The most important lesson to take away is this: It’s not rocket science. We are talking about cheese, beer and wine. Traditional pairings are recommendations, but by no means a gospel. If you like a particular cheese and beer/wine together, then that is a good pairing for you. Write down the ones you like (and don’t like) and go from there. Don’t be afraid to experiment!
I look forward to future events such as this as they provide a stage for local producers to celebrate their craft and share with the local community.
By Evan Dawson, Managing Editor
Our son Rhys was about 16 hours old when he tasted his first wine -- roughly a quarter of a drop of Champagne, sucked off the end of my pinky -- in our hospital room. Our family toasted his arrival, and I attempted to plant a tiny seed that might someday germinate into true appreciation of wine.
There is a difference, of course, between wine appreciation and alcohol consumption. I've been thinking about how I'll approach the subject when Rhys grows in age and maturity. Lenn and Nena Thompson have offered my wife and me a nice blueprint for guiding kids toward a love of food, and food includes wine. There is no perfect formula for raising a child who grows to loathe fast food and admire Chinon. But in this new parent's mind, one thing is certain: The forbidden fruit mentality surrounding alcohol in this country is not doing kids or parents any favors.
Ask yourself why anyone would want to drink any amount of Natty Ice, let alone 60 ounces of it in under an hour. It's awful, watery stuff, but for college (and often younger) students, it's a vessel for alcohol. And the key in that context is consumption, quickly. It's not about appreciating what they're drinking.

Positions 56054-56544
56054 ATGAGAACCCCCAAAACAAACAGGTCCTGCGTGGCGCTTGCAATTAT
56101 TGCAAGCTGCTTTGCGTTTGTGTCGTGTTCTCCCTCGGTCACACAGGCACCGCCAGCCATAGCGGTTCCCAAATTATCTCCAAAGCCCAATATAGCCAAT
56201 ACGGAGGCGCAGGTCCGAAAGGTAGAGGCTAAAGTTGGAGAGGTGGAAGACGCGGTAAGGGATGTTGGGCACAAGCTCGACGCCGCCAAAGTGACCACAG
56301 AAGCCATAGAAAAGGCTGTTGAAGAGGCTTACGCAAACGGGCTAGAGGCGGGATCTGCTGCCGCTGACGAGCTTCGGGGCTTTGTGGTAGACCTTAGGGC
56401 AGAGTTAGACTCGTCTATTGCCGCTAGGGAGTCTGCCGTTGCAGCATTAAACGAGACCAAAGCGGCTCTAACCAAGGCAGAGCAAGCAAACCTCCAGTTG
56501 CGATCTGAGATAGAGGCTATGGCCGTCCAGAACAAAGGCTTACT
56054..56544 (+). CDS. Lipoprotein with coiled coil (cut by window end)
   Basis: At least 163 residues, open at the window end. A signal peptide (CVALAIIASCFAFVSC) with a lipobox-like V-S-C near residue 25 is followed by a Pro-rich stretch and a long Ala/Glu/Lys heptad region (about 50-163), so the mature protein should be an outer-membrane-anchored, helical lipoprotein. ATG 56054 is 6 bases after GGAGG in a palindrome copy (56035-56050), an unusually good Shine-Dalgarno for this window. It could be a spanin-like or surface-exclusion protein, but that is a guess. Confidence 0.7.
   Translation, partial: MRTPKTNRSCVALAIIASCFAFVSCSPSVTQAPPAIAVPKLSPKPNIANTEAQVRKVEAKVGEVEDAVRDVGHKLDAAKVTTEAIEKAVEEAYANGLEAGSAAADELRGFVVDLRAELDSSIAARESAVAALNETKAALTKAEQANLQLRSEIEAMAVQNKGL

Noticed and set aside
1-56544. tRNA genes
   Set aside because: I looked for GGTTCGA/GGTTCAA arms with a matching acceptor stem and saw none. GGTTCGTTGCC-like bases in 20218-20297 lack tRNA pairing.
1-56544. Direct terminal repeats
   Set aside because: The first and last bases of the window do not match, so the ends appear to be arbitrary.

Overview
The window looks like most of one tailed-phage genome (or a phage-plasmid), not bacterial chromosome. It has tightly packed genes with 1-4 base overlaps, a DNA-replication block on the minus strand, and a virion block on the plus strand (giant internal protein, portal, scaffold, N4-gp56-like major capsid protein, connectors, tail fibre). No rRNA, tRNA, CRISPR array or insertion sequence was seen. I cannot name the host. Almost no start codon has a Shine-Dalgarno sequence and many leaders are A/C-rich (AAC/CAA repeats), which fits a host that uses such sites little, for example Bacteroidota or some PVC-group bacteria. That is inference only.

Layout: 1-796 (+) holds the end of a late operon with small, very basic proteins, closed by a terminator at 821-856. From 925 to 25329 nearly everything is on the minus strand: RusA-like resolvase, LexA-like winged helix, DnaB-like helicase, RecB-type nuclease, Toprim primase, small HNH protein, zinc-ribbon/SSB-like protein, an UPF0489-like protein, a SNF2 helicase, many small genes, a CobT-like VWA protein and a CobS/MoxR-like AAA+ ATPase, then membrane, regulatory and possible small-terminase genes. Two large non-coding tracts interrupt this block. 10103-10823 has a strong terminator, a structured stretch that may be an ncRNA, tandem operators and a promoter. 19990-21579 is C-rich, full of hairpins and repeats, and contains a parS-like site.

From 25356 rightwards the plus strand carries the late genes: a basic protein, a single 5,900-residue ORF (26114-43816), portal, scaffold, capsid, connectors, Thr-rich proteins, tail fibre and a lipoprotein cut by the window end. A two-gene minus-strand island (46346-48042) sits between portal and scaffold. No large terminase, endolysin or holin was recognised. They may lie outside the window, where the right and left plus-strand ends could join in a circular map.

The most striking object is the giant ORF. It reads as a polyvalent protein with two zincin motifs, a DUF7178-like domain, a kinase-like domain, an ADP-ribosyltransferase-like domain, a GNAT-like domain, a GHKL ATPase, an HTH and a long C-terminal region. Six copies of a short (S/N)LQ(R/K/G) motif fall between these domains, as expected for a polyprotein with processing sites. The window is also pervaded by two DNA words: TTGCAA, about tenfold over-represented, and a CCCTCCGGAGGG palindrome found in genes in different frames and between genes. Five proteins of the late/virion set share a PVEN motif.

According to statistics cited by the website Empowering Parents, the average age that boys take their first drink of alcohol is now 11. For girls, it's 13. The authors on the website view this number with great alarm. Better, they say, to find a way to keep alcohol away from kids. After all, when kids take their first drink, they're that much closer to binge drinking!
But why do we have to make that assumption? Yes, kids will party, and kids will experiment. I don't think any kind of parenting can absolutely guarantee that a child will never binge drink even once. As a parent, I will make mistakes. As a son, I deeply respected my mother, but on occasion I broke the rules.
However, the notion that a child's first taste of alcohol must be delayed as long as possible seems counterproductive. I remember living on Mill Street at Ohio University my junior year, a street often referred to as Party Street. At a Thursday night kegger, an acquaintance told me something along the lines of, "My parents were SO strict in high school, but they can't stop me now!"
Our kids grow up, and yet when it comes to alcohol, so often we treat teenagers like toddlers. No taste, no way, no how. It can't be that surprising that college becomes a time to rebel or let loose. The shackles are off. It's a dangerous truth for many, many kids.
That's not to say that introducing a child to agriculture at a young age will guarantee that they only ever want a glass of riesling, not beer, and only one glass, not two (or three, or five). We'll aim to make sure Rhys understands the many benefits of real, local food. We'll demonstrate why wine is a kind of food to appreciate in moderation. We realize he might end up loving wine, or he might never come to embrace it. That's fine, either way. But we will not tell him that it's wrong to taste it, or understand it, or try to appreciate it -- even before a legal age of consumption. He will not be polishing off Cote-Rotie with us into the late hours when he's 12. But neither will he be led to believe that drinking automatically means binge drinking.
Parents, I'm new to this endeavor. I will fail often. I welcome your ideas on how to approach this subject with kids.